The Buffalo AKG is partnering with the Graycliff estate to bring a public art exhibit to the grounds, for the first time ever.
"This is an excellent opportunity for us to engage people with these spaces in a different way," said Anna Kaplan, Executive Director at Graycliff.
The exhibit, "Sarah Braman: Finding Room," will open to the public on Saturday, July 30 and run through March of 2023.
The exhibit features the work of artist Sarah Braman, a Tonawanda native now living in Massachusetts.
"I definitely am drawn to using found objects, I've always been a junk collector," Braman said. "I'm drawn to, I guess objects from around the house or things that other people discard."
For the exhibit, staff at the Graycliff and Buffalo AKG curators removed all the furniture from the newly remodeled main house of the estate. The living room, which Darwin Martin and his family once called their summer home, overlooks Lake Erie and is now filled with intricate works of wood and glass.
The lawn of the estate is adorned with concrete monoliths and colored glass.
"When we landed on Graycliff, the first thing that we did was really explore the site and how we could possibly include these large-scale works," said Zack Boehler, Public Art Project Coordinator for Buffalo AKG. "Some of these large works weigh upwards of 20,000 pounds."
Tickets for the exhibit can be purchased on the Graycliff website. There are specific tours for the exhibit, but you can see them on the regular tour as well. See more here.
Barbara Gordon, executive director of the Frank Lloyd Wright Building Conservancy, joins Lisa Dent on Chicago’s Afternoon News to discuss how they facilitate the preservation and stewardship of the remaining built works designed by Frank Lloyd Wright. Listen to the conversation by clicking here.
Philip Johnson's Glass House and a Frank Lloyd Wright home are among the buildings that leading American architects have selected as the USA's most significant pieces of architecture of all time.
Dezeen asked 10 American architects, including American Institute of Architects (AIA) president Kimberly Dowdell and veteran New York architect Robert AM Stern, to name the US building project that is most important to them and the history of America's architecture.
Among their choices are Philip Johnson's modernist Glass House, an airport designed by Eero Saarinen and homes by the godfather of American architecture, Frank Lloyd Wright.
Click here for the full list.
As part of Kirkland Museum’s celebration of the genius of American architect and designer Frank Lloyd Wright in 2022, they will be presenting several lectures that will be held at the Denver Art Museum’s Sharp Auditorium. These lectures support two exhibitions: Returning Wright and Frank Lloyd Wright Inside the Walls. The next one, by Stuart Graff will be held August 3, 2022 from 6pm to 8pm. The next will be given by Julie Sloan on October 13, 2022. Get details and in-person or virtual tickets here.
It's your chance to tour the rowing boathouse that's based on Frank Lloyd Wright's design. Friday Aug. 5 + more dates between 10:00 am - 11:30 am.
Originally created by Wright in 1905 for the University of Wisconsin, the Boathouse was never built until its construction in 2007 in Buffalo along the shore of the Black Rock Channel. This was one of Wright’s favorite designs, as evidenced by his inclusion of the Boathouse in his now-famous Wasmuth Portfolio.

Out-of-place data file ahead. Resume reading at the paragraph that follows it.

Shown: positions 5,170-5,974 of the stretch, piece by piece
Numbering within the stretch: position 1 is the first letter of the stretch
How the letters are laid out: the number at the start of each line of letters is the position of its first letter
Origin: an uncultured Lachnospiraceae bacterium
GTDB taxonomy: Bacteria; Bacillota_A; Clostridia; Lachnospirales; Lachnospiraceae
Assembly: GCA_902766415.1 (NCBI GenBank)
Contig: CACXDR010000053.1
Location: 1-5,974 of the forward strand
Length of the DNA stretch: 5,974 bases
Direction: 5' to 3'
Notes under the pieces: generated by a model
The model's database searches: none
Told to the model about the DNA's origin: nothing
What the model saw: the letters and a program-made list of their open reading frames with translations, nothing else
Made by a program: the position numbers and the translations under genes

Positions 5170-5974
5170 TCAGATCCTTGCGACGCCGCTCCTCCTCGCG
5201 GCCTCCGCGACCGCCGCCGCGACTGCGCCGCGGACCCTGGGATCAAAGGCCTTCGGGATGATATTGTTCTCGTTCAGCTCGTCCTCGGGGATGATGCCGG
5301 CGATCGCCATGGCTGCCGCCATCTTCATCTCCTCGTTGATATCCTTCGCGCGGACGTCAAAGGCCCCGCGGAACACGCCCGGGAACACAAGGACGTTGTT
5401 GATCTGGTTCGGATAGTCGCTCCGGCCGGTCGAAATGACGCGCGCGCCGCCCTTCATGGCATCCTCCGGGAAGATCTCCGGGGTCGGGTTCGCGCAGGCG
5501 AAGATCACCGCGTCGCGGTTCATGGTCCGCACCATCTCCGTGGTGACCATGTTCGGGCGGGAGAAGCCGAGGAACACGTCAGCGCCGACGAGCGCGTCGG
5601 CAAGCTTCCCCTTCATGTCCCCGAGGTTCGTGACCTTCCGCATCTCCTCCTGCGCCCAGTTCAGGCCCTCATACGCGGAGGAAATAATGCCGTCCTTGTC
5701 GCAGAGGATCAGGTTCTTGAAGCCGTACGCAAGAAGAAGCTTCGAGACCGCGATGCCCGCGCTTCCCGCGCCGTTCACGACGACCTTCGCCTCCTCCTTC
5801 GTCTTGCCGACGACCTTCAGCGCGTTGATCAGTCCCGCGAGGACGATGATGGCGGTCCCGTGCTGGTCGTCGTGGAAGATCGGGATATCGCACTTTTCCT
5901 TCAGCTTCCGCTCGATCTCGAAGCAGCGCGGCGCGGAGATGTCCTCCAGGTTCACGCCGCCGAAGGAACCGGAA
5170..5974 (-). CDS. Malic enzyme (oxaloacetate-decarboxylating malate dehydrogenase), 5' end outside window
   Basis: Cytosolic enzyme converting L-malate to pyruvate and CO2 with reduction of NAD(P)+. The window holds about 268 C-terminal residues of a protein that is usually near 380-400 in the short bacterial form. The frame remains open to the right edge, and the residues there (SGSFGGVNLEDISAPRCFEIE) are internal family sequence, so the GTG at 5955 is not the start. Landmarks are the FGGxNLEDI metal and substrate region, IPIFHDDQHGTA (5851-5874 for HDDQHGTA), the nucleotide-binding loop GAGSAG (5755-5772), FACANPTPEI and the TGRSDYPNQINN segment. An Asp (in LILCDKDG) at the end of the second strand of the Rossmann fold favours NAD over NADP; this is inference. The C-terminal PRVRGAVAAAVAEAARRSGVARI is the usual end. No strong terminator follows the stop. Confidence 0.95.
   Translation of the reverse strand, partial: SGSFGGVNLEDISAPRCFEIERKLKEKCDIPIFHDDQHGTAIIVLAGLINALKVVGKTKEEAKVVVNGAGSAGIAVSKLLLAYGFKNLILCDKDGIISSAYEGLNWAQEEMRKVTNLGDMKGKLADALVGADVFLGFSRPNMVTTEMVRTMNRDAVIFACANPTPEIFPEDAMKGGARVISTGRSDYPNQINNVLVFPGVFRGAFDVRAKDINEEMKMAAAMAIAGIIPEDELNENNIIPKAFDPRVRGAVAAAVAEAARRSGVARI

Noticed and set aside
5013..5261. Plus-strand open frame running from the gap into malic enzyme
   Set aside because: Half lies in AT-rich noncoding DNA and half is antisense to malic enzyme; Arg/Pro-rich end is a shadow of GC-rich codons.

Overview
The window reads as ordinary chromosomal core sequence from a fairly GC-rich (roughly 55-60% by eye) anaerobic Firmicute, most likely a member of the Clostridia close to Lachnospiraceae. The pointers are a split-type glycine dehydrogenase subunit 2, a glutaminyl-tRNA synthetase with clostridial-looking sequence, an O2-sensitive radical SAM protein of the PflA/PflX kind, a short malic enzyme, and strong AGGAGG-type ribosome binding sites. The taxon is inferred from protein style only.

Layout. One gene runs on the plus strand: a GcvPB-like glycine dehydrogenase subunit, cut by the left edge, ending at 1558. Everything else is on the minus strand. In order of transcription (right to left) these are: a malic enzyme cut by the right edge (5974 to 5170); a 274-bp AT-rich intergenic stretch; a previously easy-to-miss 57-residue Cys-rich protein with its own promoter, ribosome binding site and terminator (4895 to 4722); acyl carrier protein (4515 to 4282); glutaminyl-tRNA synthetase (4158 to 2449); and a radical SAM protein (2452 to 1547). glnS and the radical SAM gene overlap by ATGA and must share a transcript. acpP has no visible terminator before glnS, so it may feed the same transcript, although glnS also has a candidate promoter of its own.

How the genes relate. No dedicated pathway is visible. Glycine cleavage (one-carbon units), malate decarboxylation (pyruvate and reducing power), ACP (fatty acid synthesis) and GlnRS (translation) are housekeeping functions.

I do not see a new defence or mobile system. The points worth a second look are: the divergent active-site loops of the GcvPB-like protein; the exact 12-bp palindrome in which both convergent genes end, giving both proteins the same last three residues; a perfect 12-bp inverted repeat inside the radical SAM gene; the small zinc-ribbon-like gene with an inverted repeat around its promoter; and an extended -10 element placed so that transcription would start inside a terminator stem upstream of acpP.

Today the boathouse is being used for its original purpose as an active rowing facility, providing a unique opportunity to see one of Wright’s designs being used as originally intended. On the tour, you’ll learn about why it was never constructed in Wisconsin, and how it came to be built in Buffalo.
The tour includes both the exterior and interior of the Boathouse, providing an in-depth look at a masterpiece of Prairie Style design. While on the tour, enjoy the spectacular views of Lake Erie, the Niagara River, and the Canadian shore from the Boathouse – be sure to bring your camera!
Meet at the Boathouse at 1 Rotary Row, Buffalo, NY 14201. Take Porter Avenue west, and immediately after crossing the I-190 expressway and off-ramp, turn right at the Fontana Boathouse sign. Follow the driveway back to the Boathouse, where there is ample on-site parking. This tour is 45 minutes to one hour in length. For information about tickets click here.
The basement of UNESCO World Heritage site Unity Temple flooded after a heavy early morning rainstorm, July 23. About two inches of contaminated water covered the floor of the church’s lower floor, but the historic character of the building was not compromised by the flooding nor was any of the extensive recent restoration work damaged.
“This is as though a finished basement got damaged,” said Heidi Ruehle, Unity Temple Restoration Foundation executive director. The damage done to the basement, however, is extensive, requiring high levels of expertise and refinishing, according to Ruehle. Restoration firm Green Water & Fire has been contracted to carry out the necessary work to fix the basement, which holds offices, storage, and a couple bathrooms. Green Water & Fire holds certification through the non-profit Institute of Inspection Cleaning and Restoration. More here.
Help support Unity Temple Restoration Foundation by visiting the link here.